Wednesday, March 16, 2011

Wishing Coleman Barks the best ...

would be a good thing to do right now, and for the next few months, as he works back from a stroke that deprived him of his speech. He's a lucky man in some ways; as he notes in his statement, he's fine cognitively, and has no major loss of physical function:
I can read and write just fine, and no motor functions are impaired. Arms and legs active and strong. It is really just a slightly droopy right eyelid and my having only half a smile.
So I have been tremendously lucky, actually. In three months, my neurologist doctor (Van Morris!) says (by early June), we will see 80% of what improvement (in my half-smile and my speech) is possible. I plan to work with speech therapists, hypnotists, and whoever else, to get better.
I am mostly sleeping as much as I can (grace) and listening to recordings of my old voice in my kitchen and talking along (practice). I am not answering the phone or the door, or emails (only a few). Please forgive me these reclusive measures. Think of me as an old dormant bear, healing.
The Hopi, according to the remarkable linguist Benjamin Lee Whorf, had a category of taking part in an activity that he termed "covert participation", and it included thinking good thoughts about more active participants, saying silent prayers for them, and like steps. Now might be a good time to participate covertly in Coleman's return to speech.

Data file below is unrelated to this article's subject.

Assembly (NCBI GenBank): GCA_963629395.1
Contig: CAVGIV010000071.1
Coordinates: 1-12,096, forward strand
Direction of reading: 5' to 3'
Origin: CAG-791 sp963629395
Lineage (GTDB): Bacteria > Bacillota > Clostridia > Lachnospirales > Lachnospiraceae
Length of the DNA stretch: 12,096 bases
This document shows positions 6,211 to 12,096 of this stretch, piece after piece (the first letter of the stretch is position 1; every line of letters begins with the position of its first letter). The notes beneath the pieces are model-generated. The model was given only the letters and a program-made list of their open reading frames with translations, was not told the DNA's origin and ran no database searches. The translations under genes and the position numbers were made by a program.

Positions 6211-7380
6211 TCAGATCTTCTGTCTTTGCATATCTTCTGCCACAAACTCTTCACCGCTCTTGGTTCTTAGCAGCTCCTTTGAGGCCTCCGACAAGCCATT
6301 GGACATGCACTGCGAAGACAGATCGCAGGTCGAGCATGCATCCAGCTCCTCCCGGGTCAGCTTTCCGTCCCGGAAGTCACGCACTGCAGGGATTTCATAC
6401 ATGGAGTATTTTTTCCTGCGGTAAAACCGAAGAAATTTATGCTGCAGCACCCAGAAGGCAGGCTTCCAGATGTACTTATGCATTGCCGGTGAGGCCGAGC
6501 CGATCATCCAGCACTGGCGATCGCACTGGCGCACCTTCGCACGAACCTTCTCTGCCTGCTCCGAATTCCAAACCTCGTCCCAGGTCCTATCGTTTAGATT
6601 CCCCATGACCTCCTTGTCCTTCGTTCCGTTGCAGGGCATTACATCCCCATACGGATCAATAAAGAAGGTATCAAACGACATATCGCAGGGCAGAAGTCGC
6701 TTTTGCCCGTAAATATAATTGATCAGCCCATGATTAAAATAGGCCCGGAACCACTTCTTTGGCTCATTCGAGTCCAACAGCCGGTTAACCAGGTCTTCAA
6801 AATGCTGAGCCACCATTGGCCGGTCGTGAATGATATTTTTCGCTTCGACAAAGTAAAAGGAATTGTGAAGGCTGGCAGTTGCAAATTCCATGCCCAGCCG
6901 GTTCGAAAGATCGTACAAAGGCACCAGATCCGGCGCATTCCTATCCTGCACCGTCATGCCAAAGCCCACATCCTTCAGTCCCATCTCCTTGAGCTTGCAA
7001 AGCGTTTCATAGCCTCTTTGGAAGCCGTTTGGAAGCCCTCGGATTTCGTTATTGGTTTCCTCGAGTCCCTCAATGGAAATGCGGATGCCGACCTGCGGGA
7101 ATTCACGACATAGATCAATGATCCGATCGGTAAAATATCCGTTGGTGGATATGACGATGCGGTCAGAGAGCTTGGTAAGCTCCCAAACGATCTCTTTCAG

And I'll certainly be holding that voice in mind, and hoping that the spring which has begun to waken so many things that have been sleeping through these cold months rouses the healing power in that old dormant bear, as well.

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Blogger smilingheart said...

Thanks Jeff, for posting this. Colemans unique and beautiful one-of-a-kind contribution is so timely and potent in this moment. We wish you a speedy recovery and love you dearly.


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